This is a warm, funny and fuzzy story about friendship between a frog and a toad. You will laugh at their silly antics, applaud their feats and will marvel at the relationship that both share – a friendship that is genuine and affectionate. With a simple storytelling quality and a touch of humour, this book has a fresh appeal to it.

3) The Secret Garden by Frances Hodgson Burnett

This is an enchanting story about a sour, rude girl named Mary Lennox. The story reveals her journey from India (where she is born to British parents) to England after the demise of her parents. This is where she finds a secret garden which brings about miracles in her and her friends’ lives! A wonderful and magical story that would fascinate every child!

4) Matilda by Roald Dahl

A renowned author, Roald Dahl has written many books for children and Matilda is one of his best creations. This story is about an extremely intelligent five year old girl who develops telekinetic powers and how she uses them to save her and her loved ones from bullies. A humorous and touching story, Matilda is a girl your child will fall in love with!

5) Diary of a Worm by Doreen Cronin

With great illustrations comes wrapped in this novel, a greater story! Simple to read the ‘Diary of a Worm’ has cute and vibrant pictures making it really appealing to children. The story revolves around a small worm in a big world – this worm goes to school, has parents and friends like all of us but unlike us he doesn’t have legs and he doesn’t take a bath! Funny and educational, this book is an absolute delight. And it may even teach your children to maintain a diary of their own, encouraging them to start writing!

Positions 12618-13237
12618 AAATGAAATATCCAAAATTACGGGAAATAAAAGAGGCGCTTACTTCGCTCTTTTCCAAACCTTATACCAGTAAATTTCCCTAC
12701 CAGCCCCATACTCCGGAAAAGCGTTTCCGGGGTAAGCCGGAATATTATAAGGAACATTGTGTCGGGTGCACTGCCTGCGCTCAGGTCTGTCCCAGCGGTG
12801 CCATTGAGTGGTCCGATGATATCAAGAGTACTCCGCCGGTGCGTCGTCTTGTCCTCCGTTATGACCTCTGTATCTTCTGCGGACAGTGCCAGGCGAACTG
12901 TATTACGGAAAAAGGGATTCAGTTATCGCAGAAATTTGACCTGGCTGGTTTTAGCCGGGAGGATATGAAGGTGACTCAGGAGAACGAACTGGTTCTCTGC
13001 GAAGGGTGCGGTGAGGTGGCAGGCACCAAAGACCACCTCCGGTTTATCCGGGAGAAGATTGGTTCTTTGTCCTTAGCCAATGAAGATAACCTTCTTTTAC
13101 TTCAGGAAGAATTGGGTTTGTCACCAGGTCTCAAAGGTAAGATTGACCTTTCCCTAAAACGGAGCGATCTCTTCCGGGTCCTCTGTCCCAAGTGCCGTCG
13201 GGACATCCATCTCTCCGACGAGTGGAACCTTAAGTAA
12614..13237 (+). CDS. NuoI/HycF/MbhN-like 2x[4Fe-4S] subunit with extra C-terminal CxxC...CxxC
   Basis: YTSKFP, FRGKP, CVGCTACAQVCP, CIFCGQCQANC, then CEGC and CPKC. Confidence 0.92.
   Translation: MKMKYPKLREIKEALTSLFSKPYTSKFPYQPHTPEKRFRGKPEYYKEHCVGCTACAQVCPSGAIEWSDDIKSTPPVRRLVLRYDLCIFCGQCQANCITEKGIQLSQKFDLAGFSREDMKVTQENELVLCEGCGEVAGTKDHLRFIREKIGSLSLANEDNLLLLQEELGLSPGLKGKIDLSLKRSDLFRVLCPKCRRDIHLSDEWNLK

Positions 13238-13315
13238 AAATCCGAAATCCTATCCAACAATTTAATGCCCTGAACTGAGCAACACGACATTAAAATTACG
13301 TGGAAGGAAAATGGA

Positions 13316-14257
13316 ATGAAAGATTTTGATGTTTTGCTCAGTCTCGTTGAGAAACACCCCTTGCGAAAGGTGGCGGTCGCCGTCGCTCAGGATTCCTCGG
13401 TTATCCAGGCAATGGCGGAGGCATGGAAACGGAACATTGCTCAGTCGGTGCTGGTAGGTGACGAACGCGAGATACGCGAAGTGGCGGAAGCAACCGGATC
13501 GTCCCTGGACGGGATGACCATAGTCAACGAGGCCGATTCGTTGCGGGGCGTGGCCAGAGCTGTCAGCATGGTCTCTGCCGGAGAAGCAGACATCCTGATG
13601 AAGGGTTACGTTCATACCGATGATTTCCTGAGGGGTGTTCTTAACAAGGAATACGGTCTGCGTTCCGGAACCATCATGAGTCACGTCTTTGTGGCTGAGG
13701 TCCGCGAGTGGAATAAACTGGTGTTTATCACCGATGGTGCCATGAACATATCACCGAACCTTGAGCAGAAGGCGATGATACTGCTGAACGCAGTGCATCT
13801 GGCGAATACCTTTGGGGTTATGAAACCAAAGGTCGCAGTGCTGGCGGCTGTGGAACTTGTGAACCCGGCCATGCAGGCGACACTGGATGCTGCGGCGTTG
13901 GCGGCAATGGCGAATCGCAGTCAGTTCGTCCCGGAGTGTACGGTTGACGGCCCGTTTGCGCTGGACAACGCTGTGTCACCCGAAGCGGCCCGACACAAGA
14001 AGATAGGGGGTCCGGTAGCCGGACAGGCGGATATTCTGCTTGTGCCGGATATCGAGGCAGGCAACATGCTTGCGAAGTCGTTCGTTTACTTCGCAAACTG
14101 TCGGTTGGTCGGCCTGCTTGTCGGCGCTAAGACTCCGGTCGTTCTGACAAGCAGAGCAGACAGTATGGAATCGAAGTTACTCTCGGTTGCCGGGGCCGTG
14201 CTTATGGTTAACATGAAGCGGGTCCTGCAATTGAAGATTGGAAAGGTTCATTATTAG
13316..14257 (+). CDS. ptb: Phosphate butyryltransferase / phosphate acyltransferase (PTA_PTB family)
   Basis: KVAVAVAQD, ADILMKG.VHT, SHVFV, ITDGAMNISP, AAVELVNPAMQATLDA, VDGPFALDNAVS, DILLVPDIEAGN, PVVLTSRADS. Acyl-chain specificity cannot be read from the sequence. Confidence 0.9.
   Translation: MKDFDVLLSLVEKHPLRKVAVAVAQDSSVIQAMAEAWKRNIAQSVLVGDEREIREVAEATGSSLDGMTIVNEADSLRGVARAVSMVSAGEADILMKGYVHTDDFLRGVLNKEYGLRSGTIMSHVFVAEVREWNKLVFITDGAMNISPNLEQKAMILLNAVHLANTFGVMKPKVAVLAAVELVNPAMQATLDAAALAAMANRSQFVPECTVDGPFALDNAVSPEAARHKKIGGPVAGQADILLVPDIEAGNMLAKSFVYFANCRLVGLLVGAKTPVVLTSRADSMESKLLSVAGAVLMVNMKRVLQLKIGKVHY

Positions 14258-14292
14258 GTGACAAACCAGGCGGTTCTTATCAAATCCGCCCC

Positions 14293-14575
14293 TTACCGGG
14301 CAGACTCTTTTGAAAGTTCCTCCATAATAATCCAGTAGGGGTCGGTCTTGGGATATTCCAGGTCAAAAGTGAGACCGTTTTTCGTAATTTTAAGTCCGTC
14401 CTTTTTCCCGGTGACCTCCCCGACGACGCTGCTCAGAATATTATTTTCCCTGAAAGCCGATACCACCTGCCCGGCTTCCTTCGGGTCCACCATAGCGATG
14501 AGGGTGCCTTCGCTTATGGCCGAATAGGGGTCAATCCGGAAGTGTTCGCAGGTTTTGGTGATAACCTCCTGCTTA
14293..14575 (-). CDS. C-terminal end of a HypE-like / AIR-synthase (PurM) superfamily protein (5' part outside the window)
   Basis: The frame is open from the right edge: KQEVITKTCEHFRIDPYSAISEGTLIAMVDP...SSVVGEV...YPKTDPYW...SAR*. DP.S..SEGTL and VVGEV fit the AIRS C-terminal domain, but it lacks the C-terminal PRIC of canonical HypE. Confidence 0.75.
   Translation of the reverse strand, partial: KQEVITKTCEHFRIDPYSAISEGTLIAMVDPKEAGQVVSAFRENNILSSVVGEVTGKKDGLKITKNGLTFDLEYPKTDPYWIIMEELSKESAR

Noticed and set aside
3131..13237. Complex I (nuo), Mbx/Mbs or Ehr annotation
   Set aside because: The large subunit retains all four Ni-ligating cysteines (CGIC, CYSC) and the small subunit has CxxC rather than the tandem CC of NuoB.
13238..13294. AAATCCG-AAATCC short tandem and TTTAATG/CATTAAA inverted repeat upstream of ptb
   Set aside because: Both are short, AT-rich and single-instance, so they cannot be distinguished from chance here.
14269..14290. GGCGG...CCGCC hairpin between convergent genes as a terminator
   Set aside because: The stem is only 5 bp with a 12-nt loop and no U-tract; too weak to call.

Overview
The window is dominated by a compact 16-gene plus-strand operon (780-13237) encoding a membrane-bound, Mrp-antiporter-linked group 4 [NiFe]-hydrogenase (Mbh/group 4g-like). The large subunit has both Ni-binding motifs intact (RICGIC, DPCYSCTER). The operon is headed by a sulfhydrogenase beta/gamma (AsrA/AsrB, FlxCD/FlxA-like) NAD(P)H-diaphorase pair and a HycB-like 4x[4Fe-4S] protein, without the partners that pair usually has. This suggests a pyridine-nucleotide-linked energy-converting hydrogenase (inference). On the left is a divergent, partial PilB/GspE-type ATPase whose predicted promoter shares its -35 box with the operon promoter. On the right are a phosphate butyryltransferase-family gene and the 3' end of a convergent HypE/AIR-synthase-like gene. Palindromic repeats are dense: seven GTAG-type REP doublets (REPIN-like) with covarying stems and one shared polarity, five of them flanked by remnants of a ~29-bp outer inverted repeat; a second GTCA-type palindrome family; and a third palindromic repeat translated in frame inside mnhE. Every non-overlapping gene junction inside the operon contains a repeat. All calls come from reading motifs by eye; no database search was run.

Stock up your child’s bookshelf and let them enter a different world where anything is possible!

Top 5 Books You Should Read to Your 4 – 7 Year Old


One of the greatest gifts you can give your child is the gift of reading. Toddlers start to learn how to differentiate between letters and how each letter sounds – this is possible only when you constantly read to them. And by the time they turn 6 or 7, your children will be reading on their own!

For this you need to introduce to them books that are fun with simple and easy to understand story lines.

Read slowly to them so they understand each word clearly. Use different tones of voices and expressions – not only will this be fun for them, but it will also help them understand the meaning of words easily.

Here is a list of great books that can help your toddler:

1) Madeline by Ludwig Bemelmans

This book is about a brave little girl and her adventurous trip to the hospital. She isn’t afraid of mice or lions and she definitely wasn’t going to get disturbed by a little appendix! The author cleverly tells this story in a rhyme format making it entertaining and appealing to children.

2) Green Eggs and Ham by Dr. Seuss

Dr. Seuss is the best author for children’s stories and this is one of his best-selling books! Written for beginners, the text and storyline is simple and fun for a toddler to read. And the unique thing about this book is that it consists of only fifty different words! The story is about a grumpy man who refuses to eat green eggs and hams and it is presented in a rhyme format making it fun to read!

3) The Little Engine That Could by Watty Piper